Few panelists were optimistic of our current government’s ability to achieve complete immigration reform. However, each one proph- esized that time will bring about change as the demographics of our country are rapidly changing. There is significant increase of interna- tional-born children who are attending school alongside American families of origin. This new generation will grow up with a significantly greater cultural diversity within friends, significant others, and ultimately family. Kohelinger asserted, “an anti-immigration platform is a losing platform.”
Koehlinger named that our country has a legal obligation to care for those fleeing persecution. The United States, along with many others, signed a treaty with the United Nations to affirm that we would not return them back into the hands that are planning and attempt- ing to take their lives.
Litanga called the group to more than simply considering word choice in regards to immigrants or political action. He named it as an issue primarily of morality. When politics or economics prevails over morality, problems not only continue but increase. Litanga named that we must be careful of our personal economic choices. Speaking from his own experience in the Congo, he shared how America’s de- sire for cheaper products leads to companies that exploit young boys’ lives, even to the point of death, within mines. If those workers are never compensated for their work in the mines, how could they ever desire to stay within the Congo? Their products and the millions made off of their work stays within America. Of course they will want to come to America.
Mansilla named that the Church has failed to remember that God did not create countries, humans did. The Church has been won- derful with acts of charity but has failed to give true assessment to the unjust systems that are kept in place by our complicated political past and divided political present. “This is my country, but this is my world,” must be the mantra we hold as Christians. “As long as we use race and ethnicity as a divider, we will continue to have problems.”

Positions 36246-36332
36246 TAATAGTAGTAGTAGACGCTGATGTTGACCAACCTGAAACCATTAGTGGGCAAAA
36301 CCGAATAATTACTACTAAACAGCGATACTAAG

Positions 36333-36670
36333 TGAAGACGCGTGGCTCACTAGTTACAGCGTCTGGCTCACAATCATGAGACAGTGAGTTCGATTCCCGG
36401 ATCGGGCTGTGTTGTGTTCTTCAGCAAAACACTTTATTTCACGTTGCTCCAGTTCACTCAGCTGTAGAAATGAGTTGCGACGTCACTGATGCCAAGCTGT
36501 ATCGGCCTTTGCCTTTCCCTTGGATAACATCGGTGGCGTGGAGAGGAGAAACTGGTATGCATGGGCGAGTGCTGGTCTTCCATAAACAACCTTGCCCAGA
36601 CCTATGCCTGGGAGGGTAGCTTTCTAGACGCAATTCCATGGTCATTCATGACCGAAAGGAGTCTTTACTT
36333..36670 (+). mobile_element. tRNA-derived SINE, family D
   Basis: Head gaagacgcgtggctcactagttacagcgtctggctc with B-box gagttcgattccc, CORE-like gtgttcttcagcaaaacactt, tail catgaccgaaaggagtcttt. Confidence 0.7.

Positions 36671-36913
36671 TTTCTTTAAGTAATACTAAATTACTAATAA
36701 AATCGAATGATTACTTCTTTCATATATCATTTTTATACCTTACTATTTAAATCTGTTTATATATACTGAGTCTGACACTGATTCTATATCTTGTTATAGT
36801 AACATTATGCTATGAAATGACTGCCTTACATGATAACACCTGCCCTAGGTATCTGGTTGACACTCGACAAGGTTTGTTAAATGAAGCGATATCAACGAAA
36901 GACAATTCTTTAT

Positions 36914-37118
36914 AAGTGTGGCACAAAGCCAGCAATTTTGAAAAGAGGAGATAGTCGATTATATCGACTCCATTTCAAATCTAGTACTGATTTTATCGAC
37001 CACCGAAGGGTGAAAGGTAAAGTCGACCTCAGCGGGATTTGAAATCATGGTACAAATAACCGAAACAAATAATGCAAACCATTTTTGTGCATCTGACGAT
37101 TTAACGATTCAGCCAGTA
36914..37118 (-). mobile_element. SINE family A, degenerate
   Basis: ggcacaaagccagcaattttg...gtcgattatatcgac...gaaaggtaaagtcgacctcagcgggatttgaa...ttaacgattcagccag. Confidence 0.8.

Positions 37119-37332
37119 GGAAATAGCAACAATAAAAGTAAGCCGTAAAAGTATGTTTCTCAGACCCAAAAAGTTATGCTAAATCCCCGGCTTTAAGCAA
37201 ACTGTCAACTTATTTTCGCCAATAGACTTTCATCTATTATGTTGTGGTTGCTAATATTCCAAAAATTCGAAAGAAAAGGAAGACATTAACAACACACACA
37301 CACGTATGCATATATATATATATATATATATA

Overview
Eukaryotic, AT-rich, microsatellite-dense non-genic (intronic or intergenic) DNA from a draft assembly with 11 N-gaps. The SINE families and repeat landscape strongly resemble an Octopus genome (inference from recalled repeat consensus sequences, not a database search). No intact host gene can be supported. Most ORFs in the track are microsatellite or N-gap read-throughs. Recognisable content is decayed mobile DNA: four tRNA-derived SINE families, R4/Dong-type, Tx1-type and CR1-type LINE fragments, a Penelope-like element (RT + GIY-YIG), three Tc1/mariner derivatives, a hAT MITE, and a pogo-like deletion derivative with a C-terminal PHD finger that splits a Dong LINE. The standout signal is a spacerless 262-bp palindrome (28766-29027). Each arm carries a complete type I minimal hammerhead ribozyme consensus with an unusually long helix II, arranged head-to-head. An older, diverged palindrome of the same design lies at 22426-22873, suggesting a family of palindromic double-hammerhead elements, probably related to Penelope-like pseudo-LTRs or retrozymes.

Eller took the matter to the text we hold most dear, the Bible, where there are countless biblical references to caring for the stranger and granting hospitality to those who migrated. Eller recalled that Moses and Jesus are not only the pillars of our faith but they were also undocumented migrants. Eller fears the stain that our country’s treatment of undocumented people will leave on our history, a history for which our grandchildren will have to apologize.
The evening was a rally-cry from the prophets to see the dignity of all people, no matter their country of origin. It was a call to give respect to their struggles and to celebrate their contributions to our nation. We heard the message: change is in the air. Our country will look different in 25 years.
Litanga shared that in his native language from the Congo, there is no word for “stranger.” There is only “guest.” How will Highland embrace the call to care for the guests in our midst? Global Missions Ministry Group invites you to continue the conversation.